Dorset has a comfortable old world “English” feel to it and its walking routes traverse a rather more green and agricultural land of thatched cottages, cream teas.... and fossils ! Walkers here will find the more gentle rolling farmland, pretty villages and chalk ridges beloved by Thomas Hardy that sweep down to end abruptly at the World Heritage Jurassic Coast. Here, alongside the sea, those after more challenging routes can take a walking holiday through time itself amongst the dramatic chalk stacks, cliffs and arches of the Dorsetshire fossil coast. An area that can be very busy in high season but often suits walkers looking for more gentle and less exposed walking than the far west of the region.
Wales offers some of the best walking and outdoor activities to be had anywhere in the world. The 870-mile Welsh Coast Path was only fully opened in 2012 and is the world's first walk along the entire coast of a nation. The terrain is on an equally grand scale with towering cliffs, vast stretches of unspoilt golden sands, imposing castles, offshore islands and to the north there is the backdrop of Snowdonia National Park with its stunning mountains. Wales in general offers walkers great value for money compared to more popular areas like Cornwall with walking options to suit everyone, from those who want the cosmopolitan restaurants and facilities of towns like Tenby and St Davids, through to isolated and remote forests and coastal hills that sit on the very cusp of the Snowdonian Peaks. Bursting with confidence and pride in its “Welshness”, its Celtic history, language and culture there has never been a better time for walkers to enter Wales.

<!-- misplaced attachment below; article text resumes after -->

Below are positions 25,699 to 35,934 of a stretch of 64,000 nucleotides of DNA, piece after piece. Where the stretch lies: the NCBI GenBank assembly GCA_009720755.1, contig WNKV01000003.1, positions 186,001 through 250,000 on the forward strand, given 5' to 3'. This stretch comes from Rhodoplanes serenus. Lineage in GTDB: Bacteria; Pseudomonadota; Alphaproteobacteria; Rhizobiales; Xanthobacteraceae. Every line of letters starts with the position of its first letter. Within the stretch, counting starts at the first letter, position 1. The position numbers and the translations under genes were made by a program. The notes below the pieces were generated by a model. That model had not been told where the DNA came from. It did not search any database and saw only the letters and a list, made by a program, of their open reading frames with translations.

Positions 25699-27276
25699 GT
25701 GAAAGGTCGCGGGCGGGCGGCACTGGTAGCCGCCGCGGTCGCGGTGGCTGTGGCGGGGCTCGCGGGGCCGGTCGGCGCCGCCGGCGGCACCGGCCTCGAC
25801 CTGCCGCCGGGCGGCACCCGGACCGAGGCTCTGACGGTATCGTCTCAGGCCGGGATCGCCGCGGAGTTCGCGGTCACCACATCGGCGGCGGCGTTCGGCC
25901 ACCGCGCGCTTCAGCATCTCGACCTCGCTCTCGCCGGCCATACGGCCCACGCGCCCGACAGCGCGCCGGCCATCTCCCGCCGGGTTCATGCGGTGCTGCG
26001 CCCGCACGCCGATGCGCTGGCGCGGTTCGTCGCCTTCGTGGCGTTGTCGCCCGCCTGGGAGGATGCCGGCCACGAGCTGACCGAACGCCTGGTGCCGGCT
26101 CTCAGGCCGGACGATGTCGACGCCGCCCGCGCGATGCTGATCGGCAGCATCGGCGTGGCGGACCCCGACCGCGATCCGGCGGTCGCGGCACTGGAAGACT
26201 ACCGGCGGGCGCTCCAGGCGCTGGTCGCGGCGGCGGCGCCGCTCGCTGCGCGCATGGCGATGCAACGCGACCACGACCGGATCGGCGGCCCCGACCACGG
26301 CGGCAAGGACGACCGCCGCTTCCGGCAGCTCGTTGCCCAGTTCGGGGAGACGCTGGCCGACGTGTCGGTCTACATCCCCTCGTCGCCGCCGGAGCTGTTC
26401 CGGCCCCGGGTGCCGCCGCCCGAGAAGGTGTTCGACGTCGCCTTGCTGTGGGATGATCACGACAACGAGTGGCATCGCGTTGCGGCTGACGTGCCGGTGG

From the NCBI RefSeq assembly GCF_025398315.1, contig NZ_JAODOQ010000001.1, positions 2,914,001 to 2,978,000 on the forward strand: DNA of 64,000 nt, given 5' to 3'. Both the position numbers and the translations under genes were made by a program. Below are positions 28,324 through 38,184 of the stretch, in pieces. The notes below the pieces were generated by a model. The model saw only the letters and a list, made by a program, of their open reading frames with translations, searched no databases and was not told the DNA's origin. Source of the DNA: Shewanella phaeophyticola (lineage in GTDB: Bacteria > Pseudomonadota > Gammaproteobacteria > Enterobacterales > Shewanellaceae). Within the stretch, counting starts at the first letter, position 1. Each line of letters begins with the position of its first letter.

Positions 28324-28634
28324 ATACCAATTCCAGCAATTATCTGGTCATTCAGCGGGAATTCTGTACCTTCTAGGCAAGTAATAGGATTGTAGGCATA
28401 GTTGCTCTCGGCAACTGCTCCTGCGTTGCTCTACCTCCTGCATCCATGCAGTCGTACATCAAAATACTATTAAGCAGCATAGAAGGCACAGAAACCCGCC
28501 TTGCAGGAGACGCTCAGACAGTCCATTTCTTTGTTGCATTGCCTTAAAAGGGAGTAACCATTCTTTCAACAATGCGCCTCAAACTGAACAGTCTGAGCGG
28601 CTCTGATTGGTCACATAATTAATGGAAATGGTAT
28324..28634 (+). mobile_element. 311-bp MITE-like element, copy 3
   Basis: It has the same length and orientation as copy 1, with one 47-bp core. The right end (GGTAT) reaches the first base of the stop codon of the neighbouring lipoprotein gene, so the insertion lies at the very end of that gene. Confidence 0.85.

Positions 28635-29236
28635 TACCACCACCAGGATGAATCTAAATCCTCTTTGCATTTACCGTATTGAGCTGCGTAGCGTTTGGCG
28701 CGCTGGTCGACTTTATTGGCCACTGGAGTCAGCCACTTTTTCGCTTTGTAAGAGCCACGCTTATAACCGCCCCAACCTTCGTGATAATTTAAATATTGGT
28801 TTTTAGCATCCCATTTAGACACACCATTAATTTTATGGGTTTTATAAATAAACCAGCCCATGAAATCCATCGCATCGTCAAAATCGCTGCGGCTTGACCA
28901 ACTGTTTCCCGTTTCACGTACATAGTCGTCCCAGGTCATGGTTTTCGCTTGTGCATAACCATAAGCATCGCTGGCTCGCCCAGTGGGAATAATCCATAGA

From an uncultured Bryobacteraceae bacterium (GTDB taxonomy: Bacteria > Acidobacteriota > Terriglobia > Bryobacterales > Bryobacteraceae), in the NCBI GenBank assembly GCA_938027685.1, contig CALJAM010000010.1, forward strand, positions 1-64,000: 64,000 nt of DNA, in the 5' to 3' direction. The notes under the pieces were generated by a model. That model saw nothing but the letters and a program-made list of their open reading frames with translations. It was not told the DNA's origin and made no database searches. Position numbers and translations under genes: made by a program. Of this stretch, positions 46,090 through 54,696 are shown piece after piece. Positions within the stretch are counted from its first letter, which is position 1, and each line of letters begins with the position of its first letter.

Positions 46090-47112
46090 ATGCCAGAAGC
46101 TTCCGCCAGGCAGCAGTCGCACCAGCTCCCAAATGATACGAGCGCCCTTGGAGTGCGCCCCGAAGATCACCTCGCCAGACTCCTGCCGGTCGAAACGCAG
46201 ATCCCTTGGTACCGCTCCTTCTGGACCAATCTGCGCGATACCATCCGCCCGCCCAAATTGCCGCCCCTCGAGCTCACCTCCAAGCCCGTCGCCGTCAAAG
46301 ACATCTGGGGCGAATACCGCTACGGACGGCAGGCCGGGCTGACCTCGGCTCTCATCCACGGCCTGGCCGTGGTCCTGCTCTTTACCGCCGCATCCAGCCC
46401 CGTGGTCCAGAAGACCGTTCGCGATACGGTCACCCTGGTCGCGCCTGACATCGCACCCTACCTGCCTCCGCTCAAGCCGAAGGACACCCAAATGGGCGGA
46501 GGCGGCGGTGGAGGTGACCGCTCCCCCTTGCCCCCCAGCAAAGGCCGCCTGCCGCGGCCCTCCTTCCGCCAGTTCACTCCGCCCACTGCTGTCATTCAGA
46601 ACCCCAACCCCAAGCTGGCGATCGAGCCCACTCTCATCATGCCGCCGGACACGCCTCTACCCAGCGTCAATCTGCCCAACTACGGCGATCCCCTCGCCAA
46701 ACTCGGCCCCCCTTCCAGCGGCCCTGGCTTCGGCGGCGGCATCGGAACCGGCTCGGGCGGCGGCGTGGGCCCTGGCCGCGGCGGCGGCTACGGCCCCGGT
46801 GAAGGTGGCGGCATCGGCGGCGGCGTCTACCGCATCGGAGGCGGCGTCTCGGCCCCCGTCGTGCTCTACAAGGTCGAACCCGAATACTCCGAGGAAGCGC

The South West Coast Path is the UK's longest National Trail and one of the top ten walking routes in the world. It snakes, dips and rises continuously on its way through a staggering 1014km (630 miles) of pristine coastline, 450 miles of which is through nationally protected areas. It's a challenge too; walking the entire South West Coast Path is the equivalent to scaling Mount Everest four times! From towering cliffs to hidden coves, ghostly tin mines to lush subtropical wooded creeks. One minute a dramatic rock theatre hewn out of the cliffs, the next a prehistoric fossilized forest or a 20thC Art Deco Island Hotel. What sets The South West Coast Path apart from other trails is that around almost every corner is yet another surprise as you retrace the footsteps and histories of the tin miners, fisherman, smugglers, wreckers and the customs men who chased them.
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Where - Two world class days of walking to cross the wildest and most remote parts of Bodmin Moor climbing Ten Tors, including Cornwall’s two highest peaks, on your way to the North Cornwall coast at mysterious Boscastle – Full Distance 31.2 miles
Options - Extend the walk using The Smugglers Way to give a 41 mile, three day coast to coast route crossing of Cornwall. Expand to a week or more of walking by adding in sections of The South West Coast Path along the North or South Cornish Coastline.